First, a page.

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China, Japan Prepare New Antitrust Rules

Nagano Yuriko | November 27, 2007

Companies jockeying for dominant positions in Asian markets, beware: Regulators in China and Japan are launching new efforts to strengthen their antitrust policies.

The two countries are taking starkly different approaches. Japan wants to bring its competition laws up to Western standards, and to that end the Japan Fair Trade Commission has proposed revising the major overhaul it implemented less than two years ago. The latest reforms would broaden the scope of who can be fined by the JFTC for violating the rules, a move that could work in foreign companies’ favor.

China’s efforts, however, are much less clear. The country passed landmark antitrust legislation in August, which so far has been well received. But as often happens with China, details on how the law will be enforced (it goes into effect next August) and how to comply with it remain undisclosed. Furthermore, it’s unclear whether the law will work to the advantage of foreign companies, or, potentially, against them.

Japan Strengthens Its Rules

The JFTC released a framework last month for its proposed antitrust revisions (which are often known as “anti-monopoly” rules there). The agency is fine-tuning the proposal it plans to submit to lawmakers next spring, but it is likely to face opposition from powerful business groups such as the Keidanren, and its passage is uncertain.

The latest proposal includes expanding antimonopoly penalties on large firms that abuse their dominant market position to force smaller companies to swallow unfair trade practices. The agency also wants companies that are acquiring stocks for mergers to report their intentions before the stock purchase happens.

“The law may be helping foreign companies gain more access to Japan’s business market,” says Nobuaki Fujii, senior planning officer at the JFTC. “That may be the case as a result.”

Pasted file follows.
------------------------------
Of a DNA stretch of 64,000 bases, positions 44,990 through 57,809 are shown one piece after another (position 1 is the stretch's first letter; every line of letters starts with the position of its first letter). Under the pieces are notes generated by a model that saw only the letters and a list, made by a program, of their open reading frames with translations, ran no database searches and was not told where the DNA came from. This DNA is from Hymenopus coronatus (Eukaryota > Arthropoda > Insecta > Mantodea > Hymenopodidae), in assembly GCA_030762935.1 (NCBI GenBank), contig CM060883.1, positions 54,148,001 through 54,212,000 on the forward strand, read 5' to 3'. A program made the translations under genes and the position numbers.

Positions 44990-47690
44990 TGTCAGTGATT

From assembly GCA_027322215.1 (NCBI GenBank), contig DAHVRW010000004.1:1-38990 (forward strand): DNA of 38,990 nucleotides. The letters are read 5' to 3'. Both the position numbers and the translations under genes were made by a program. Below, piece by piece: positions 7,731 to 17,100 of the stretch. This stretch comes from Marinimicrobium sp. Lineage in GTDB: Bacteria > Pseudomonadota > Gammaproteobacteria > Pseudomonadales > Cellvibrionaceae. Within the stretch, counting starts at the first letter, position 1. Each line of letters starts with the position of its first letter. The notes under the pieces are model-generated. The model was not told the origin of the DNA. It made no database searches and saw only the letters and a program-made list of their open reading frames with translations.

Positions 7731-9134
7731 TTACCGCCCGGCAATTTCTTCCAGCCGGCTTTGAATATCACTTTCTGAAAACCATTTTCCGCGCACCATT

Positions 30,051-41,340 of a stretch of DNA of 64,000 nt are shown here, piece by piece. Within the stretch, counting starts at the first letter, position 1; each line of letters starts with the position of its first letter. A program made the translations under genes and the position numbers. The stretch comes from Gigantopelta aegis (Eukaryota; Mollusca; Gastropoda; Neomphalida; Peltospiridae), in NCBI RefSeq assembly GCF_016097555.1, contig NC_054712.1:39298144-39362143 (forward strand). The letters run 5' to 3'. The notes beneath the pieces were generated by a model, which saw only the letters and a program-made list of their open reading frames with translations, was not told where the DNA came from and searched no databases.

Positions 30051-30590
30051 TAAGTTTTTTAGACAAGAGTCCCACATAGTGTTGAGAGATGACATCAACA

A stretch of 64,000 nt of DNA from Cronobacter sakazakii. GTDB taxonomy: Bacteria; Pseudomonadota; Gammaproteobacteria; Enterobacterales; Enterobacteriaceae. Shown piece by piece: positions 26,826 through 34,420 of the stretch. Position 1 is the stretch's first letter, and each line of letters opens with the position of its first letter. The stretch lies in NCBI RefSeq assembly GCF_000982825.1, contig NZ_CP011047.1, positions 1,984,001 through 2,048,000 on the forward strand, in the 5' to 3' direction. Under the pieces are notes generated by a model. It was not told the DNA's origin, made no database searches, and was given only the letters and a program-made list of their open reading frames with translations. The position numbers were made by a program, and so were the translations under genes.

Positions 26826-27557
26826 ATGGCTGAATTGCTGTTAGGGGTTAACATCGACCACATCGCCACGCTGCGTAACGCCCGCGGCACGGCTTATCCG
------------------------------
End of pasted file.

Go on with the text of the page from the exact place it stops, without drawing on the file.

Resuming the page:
The agency will not increase the penalty fees just yet. That will come in another set of revisions sometime in the future.

The reforms follow a major overhaul implemented in January 2006, and are part of increased action at the JFTC generally. The agency today employs 765 people, up from 643 five years ago—at a time when most government agencies in Japan are trying to shed workers. Fujii says the JFTC is hiring about 30 people per year, primarily to increase enforcement operations.


Robert Grondine, former president of the American Chamber of Commerce in Japan, says the JFTC’s proposals are welcome news. “For many years we’ve supported these efforts,” he says. “There has to be more significant penalties in Japan, and as the penalties become higher there needs to be improved due process in JFTC procedures.”

Grondine would like to see more transparency in how the JFTC conducts investigations. He points to the example of “dawn raids,” where prosecutors commonly storm a suspected violators’ office at first light and cart boxes of paperwork away to protect evidence. Equally ambiguous in Japan is access to legal counsel. “There are questions about right to counsel and how you’re supposed to get access to your legal advisers,” Grondine says.

Japan could dedicate more resources to legal support for investigations, given the size of its economy. For example, he says, the United States has the Justice Department, the Federal Trade Commission, and 50 state attorneys general, “whereas in Japan all you’ve got is the JFTC.”

Fujio Mitarai, chairman of the Keidanren business lobbying group, says the problem of transparency stems from the JFTC acting both as the tekihatsu agency that detects antitrust violations and the shimpan agency that adjudicates the offender’s fate.